BISHOP, PAUL,BERNARD (2016) Historiography in Lives: Plutarch's Use of Thucydides in the Lives of Pericles and Nicias. Masters thesis, Durham University.
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This dissertation argues that Plutarch’s biographical method falls within the realm of historiography, offering Plutarch’s handling of Thucydides’ History as a source for the Pericles and Nicias as test cases. The first chapter discusses the relationship between historiography and biography. History was among the influences in biographical literature’s development into a genre of its own. The genre of biography had the capacity for critical inquiry into what the individual in focus was truly like. The chapter also explores their similarities in methodology and purpose, and argues that historiography is broad enough to include biographical models of interpretation. The next chapter establishes Plutarch’s philosophical framework, examining what theories would influence his interpretation of the historical record. While taking Plutarch’s statements of separation between history and biography seriously, we can still see that his methods of interpretation are not substantially different from historiography, and he displays a rigorous critical inquiry in the Lives. The third and fourth chapters examine Plutarch’s engagement with Thucydides for the Pericles and Nicias. Where Plutarch quotes Thucydides, he preserves the main facts yet uses vocabulary and style of his own. We place particular focus, however, on Plutarch’s divergences from Thucydides, and theorize that these differences are due to Plutarch’s own historical reasoning about what happened. We argue ways in which Plutarch was making inferences and deductions from the text before him based upon his philosophical paradigms and broader knowledge of the history. Plutarch also makes deductions based upon his theory of character types, especially evident in the Nicias. His judgment of the character of every individual is formed by the historical record, and he makes further predictions of what individuals did or felt where the source is silent, drawing from his philosophical understanding of character.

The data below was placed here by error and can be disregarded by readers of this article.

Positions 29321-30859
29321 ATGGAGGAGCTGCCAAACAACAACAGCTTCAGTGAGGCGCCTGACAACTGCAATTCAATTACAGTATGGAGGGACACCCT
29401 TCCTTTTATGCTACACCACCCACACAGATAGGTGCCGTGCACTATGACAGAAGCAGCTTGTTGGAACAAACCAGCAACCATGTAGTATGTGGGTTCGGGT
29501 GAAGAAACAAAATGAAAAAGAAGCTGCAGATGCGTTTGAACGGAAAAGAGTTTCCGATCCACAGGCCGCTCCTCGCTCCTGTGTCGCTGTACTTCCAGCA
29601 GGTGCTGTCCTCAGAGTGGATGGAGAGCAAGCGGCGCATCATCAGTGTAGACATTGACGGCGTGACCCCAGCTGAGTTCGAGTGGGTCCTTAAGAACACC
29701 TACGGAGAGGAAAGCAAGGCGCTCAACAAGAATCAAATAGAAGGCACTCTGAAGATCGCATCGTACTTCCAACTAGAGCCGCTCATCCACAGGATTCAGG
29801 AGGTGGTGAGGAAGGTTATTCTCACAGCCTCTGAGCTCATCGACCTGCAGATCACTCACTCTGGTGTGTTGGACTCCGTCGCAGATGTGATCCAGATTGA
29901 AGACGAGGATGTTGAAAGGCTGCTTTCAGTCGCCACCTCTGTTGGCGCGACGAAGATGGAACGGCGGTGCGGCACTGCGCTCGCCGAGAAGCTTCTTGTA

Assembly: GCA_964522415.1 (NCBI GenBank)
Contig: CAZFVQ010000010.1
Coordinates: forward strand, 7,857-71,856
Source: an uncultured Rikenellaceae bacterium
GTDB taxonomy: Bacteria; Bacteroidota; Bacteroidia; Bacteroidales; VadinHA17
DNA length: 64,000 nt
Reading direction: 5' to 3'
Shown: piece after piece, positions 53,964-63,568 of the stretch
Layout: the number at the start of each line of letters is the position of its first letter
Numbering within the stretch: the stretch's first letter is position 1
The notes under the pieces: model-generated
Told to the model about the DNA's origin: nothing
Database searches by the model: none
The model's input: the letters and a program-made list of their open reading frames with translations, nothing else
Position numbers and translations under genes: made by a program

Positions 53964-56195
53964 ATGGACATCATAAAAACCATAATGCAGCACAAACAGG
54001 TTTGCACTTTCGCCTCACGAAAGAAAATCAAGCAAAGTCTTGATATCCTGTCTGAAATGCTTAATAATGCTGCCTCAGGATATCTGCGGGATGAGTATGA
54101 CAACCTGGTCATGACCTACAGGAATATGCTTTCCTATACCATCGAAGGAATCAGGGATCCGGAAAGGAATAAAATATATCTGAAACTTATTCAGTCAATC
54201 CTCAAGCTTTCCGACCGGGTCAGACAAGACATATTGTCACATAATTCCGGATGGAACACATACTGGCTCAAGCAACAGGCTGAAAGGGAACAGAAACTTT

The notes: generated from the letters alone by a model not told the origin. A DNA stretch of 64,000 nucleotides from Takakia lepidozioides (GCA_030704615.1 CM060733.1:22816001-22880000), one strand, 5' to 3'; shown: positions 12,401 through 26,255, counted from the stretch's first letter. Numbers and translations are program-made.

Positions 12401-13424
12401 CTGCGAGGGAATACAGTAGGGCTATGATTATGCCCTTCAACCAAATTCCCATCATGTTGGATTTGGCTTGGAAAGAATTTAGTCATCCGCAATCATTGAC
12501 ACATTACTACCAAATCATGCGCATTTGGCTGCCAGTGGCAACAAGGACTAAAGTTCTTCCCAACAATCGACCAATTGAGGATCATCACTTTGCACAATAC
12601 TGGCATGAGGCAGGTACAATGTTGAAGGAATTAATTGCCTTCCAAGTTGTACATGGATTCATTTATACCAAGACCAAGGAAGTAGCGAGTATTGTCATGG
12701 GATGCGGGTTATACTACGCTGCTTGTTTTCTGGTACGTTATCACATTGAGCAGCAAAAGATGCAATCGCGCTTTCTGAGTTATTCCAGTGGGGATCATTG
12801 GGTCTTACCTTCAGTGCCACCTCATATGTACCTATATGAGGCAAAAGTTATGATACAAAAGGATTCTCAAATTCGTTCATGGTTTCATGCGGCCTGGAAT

|Item Type:||Thesis (Masters)|
|Award:||Master of Arts|
|Faculty and Department:||Faculty of Arts and Humanities > Classics and Ancient History, Department of|
|Copyright:||Copyright of this thesis is held by the author|
|Deposited On:||10 May 2016 10:45|